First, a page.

Chapter no 65

Anxious People

The truth the truth the truth.


So, Jim came back down to the street and told Jack what had just happened inside the building, after he spoke to the bank robber. But that isn’t quite what happened, not really. Not at all, in fact. In part that was because Jim was bad at telling stories, but it was mostly because he was very good at lying.


Because it wasn’t Lennart who opened the door when Jim showed up with the pizzas. It was the bank robber, the real bank robber. Both Roger and Lennart had insisted on being allowed to wear the ski mask, but after a long pause she had said no. She had looked at them, her voice gentle with appreciation, then given them a determined nod.

“Obviously I can’t set a good example to my daughters and teach them not to do idiotic things now. But I might at least be able to show them how you take responsibility for your actions.”

So when Jim knocked on the door again, she opened it. Without the mask. Her hair was draped over her shoulders, the same color as Jim’s daughter’s hair. Sometimes two strangers only need one thing in common to 1nd each other sympathetic. She saw the wedding ring on his 1nger, old and dented, tarnished silver. He saw hers, thin and discreet, gold, no gemstones. Neither of them had taken them oP yet.

“Are you a police officer?” she asked so quickly that Jim lost his train of thought.

“How did you…?”

“I don’t think the police would send a real pizza delivery guy if you thought I was armed and dangerous,” she smiled, more like her face actually cracking than cracking into a smile.

“No, no… well, yes… and yes, I am a police officer,” Jim nodded, holding the pizzas out.

“Thanks,” she said, taking them with one hand as the pistol dangled in the other. Jim couldn’t take his eyes oP it.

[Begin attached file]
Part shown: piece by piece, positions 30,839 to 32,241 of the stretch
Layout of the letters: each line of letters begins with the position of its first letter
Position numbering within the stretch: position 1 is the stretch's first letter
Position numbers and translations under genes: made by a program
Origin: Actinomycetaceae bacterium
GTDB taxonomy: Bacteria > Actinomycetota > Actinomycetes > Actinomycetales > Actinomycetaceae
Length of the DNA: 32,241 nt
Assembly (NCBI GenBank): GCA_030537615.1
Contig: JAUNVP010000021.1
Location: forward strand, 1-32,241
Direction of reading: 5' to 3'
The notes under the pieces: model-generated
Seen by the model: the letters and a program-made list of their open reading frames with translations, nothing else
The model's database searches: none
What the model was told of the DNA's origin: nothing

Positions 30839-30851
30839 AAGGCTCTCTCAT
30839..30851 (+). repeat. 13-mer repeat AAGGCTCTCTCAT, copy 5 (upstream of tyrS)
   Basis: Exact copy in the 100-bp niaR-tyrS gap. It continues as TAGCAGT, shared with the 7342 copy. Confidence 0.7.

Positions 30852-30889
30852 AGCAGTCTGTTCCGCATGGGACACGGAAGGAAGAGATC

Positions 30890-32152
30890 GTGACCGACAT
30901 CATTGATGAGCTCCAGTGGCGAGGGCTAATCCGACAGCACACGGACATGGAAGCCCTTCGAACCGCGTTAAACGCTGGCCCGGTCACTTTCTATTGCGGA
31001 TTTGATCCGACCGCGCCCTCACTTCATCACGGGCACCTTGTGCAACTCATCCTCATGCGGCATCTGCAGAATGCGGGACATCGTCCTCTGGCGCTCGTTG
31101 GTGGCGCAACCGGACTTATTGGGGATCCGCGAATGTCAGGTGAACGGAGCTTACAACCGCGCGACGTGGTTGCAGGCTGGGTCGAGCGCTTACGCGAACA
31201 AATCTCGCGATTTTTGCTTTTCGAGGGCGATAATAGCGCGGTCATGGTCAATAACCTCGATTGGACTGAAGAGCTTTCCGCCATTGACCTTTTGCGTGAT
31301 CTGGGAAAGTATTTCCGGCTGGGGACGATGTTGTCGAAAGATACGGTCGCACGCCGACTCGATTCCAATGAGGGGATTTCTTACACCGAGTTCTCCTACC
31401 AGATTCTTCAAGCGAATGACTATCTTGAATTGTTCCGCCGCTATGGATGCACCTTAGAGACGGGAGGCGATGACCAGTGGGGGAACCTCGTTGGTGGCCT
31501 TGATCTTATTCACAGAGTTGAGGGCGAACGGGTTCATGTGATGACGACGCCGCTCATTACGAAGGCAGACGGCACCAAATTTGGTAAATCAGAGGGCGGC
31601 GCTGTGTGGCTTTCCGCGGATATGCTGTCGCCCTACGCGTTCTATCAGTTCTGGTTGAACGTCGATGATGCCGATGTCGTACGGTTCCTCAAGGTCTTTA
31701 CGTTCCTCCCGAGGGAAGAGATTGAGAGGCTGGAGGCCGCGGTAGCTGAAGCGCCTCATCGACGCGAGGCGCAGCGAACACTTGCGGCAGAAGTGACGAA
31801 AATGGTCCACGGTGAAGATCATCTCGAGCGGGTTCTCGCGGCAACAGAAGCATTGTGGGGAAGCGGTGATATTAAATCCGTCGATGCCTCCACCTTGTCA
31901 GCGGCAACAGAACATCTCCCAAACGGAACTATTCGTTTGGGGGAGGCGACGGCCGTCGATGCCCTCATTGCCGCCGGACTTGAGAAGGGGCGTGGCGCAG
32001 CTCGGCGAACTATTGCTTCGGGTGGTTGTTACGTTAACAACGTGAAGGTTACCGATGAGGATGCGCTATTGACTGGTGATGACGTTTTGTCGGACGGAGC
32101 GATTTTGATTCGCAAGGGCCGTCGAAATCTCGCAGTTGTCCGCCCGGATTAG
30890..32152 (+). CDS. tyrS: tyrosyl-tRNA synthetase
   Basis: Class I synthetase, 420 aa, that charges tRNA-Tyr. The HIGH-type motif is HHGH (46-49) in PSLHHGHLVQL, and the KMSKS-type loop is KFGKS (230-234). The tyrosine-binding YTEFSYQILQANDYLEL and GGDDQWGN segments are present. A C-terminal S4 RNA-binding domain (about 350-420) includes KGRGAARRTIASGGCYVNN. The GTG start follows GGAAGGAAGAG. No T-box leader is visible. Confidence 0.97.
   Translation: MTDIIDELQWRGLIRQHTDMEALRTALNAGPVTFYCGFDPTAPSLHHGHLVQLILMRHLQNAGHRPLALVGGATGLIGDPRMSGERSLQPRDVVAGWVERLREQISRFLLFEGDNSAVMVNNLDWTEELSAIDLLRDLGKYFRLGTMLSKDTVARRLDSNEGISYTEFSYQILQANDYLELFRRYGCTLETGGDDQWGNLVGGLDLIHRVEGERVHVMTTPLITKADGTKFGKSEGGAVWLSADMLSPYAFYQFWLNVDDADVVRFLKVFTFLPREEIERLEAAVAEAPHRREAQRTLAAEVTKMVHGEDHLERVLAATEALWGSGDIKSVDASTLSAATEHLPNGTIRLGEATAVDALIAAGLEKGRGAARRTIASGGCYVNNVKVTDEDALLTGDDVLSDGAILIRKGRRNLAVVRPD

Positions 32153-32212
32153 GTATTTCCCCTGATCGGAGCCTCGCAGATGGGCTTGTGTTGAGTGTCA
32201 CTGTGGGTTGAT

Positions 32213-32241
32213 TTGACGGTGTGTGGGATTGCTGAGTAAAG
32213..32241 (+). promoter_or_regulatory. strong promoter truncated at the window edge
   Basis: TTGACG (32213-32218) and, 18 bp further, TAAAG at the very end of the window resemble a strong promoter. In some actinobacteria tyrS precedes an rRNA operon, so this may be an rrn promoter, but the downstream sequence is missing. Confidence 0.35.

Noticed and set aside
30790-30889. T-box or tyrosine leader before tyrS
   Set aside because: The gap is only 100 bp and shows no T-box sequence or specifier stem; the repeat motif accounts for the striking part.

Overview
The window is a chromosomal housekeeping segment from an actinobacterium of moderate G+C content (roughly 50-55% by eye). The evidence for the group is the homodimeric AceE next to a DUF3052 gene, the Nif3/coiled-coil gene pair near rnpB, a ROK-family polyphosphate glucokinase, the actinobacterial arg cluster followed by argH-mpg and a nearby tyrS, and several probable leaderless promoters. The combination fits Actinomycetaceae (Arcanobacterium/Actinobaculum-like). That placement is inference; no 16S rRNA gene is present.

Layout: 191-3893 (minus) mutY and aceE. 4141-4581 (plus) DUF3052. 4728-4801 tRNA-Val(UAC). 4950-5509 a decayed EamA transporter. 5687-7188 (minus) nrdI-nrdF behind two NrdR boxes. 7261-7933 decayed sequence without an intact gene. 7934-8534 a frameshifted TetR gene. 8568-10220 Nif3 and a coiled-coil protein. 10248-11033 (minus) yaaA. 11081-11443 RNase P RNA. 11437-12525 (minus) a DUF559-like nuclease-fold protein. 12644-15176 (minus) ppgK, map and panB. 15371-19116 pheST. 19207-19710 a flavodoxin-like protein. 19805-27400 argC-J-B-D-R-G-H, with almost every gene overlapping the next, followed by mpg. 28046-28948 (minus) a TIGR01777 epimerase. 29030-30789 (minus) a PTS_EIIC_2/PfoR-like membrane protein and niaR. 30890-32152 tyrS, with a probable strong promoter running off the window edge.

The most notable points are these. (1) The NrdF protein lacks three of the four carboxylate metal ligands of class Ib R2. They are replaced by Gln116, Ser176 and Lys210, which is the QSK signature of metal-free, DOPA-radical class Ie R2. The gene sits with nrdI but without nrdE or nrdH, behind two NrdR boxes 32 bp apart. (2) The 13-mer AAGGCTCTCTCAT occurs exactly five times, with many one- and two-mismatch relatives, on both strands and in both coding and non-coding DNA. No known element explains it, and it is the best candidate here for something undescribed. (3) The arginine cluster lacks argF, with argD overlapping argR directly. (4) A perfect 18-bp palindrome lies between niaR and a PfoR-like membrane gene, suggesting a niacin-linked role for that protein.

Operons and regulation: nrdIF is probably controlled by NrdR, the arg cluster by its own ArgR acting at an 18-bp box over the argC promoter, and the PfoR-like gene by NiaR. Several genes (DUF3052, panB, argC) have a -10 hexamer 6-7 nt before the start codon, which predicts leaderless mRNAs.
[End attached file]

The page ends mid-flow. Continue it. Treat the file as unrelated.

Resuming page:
“How are you doing?” he asked, which he may not have done if she’d been wearing a mask.

“I’m not having the best day,” she confessed. “Is anyone in there hurt?”

She shook her head in horror. “I’d never…”

Jim looked at her, noting her trembling 1ngers and the bite marks on her lower lip. He couldn’t hear anyone crying inside the apartment, there was no one shouting, no one who sounded afraid at all.

“I need you to put the pistol down for a little while,” he said.

The bank robber nodded apologetically. “Can I give them the pizzas 1rst?

They’re hungry. It’s been a long day for them… I…”

Jim nodded. She turned around and disappeared for a while, then came back without the boxes and without the pistol. From behind her, someone exclaimed, “That isn’t a Hawaiian!” and someone else laughed: “You don’t know a damn thing about Hawaiians!” laughed. Then came the sound of idle chatter between strangers who were no longer quite that. It’s probably hard to say precisely what would be normal in a hostage drama, but this certainly wasn’t it. Jim looked intently at the bank robber.

“Can I ask, how did you get caught up in all this?”

The bank robber, now unarmed, took such a deep breath that she doubled in size, then she became smaller than ever.

“I don’t know where to start.”

Then Jim did something deeply unprofessional. He reached out his hand and wiped a tear from the bank robber’s cheek.

“My wife had a joke she used to like. How do you eat an elephant?” “I don’t know.”

“A bit at a time.” She smiled.

“My kids would have liked that. They have a terrible sense of humor.”

Jim put his hands in his pockets and sat down heavily on the landing next to the door. The bank robber hesitated for a moment, then sat down with her legs crossed. Jim smiled.

“My wife had a terrible sense of humor as well. She liked laughing and causing trouble. The older she got, the more trouble she was. She always told me I was too nice. That’s a terrible thing to be told by a priest, isn’t it?”

The bank robber laughed quietly. Then nodded. “Who did she used to cause trouble with?”

“Everyone. The church, the parish, politicians, people who believed in God, people who didn’t believe in God… she made it her job to defend the weakest: the homeless, migrants, even criminals. Because somewhere in the Bible Jesus says something like: ‘I was hungry and you gave me food, I was homeless and you looked after me, I was sick and you cared for me, I was in prison and you visited me.’ And then He says something like, what we do for the weakest among us, we also do for Him. And she took everything so damn literally, my wife. That’s why she kept causing trouble.”

“Has she passed away?” “Yes.”

“I’m sorry.”

He nodded gratefully. It’s so odd, he thought, that still, after all this time, it feels so incomprehensible that she isn’t here. That his heart hasn’t gotten used to the fact that no giggling idiot is going to stick her 1nger in his mouth when he yawns, or pour Aour in his pillowcase just as he’s about to go to bed. No one to argue with him. Love him. There’s no getting used to the grammar of it all. He smiled sadly and said: “Now your turn.”